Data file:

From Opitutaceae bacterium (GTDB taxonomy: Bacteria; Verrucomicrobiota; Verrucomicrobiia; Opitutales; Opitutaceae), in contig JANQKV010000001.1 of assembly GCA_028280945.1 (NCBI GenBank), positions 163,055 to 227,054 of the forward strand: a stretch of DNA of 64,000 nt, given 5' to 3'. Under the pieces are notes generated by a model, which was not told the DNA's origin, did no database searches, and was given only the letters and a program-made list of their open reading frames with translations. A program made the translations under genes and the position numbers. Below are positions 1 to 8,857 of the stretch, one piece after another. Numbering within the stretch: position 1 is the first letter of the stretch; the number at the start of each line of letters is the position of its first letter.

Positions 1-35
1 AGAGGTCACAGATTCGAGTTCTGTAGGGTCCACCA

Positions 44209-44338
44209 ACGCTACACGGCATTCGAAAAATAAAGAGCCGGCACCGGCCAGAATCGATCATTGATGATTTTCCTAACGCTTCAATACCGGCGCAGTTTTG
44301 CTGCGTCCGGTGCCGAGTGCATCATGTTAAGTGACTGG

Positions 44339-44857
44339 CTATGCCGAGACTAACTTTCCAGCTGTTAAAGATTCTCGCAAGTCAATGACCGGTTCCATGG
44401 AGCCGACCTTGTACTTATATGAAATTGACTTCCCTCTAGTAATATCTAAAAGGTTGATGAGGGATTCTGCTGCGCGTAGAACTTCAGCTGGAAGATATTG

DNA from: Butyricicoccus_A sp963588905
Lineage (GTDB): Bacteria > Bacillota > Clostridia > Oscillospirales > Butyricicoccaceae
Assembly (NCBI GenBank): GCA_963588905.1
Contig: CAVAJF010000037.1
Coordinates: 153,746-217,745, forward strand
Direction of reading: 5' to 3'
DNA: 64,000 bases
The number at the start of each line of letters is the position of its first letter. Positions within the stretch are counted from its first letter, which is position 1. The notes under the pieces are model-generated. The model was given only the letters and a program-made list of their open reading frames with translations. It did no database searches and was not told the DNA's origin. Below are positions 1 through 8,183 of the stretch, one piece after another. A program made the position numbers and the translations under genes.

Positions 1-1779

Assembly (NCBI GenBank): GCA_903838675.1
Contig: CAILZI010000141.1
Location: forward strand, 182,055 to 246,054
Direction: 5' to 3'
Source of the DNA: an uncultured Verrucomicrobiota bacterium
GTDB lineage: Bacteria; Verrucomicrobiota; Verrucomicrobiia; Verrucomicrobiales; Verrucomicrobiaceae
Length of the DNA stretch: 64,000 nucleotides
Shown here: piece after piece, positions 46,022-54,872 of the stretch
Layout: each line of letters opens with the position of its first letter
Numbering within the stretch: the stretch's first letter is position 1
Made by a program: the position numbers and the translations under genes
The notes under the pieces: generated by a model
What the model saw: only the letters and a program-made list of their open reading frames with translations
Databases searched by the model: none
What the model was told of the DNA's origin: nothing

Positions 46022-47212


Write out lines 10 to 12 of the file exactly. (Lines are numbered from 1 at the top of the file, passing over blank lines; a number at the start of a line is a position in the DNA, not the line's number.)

DNA from: Butyricicoccus_A sp963588905
Lineage (GTDB): Bacteria > Bacillota > Clostridia > Oscillospirales > Butyricicoccaceae
Assembly (NCBI GenBank): GCA_963588905.1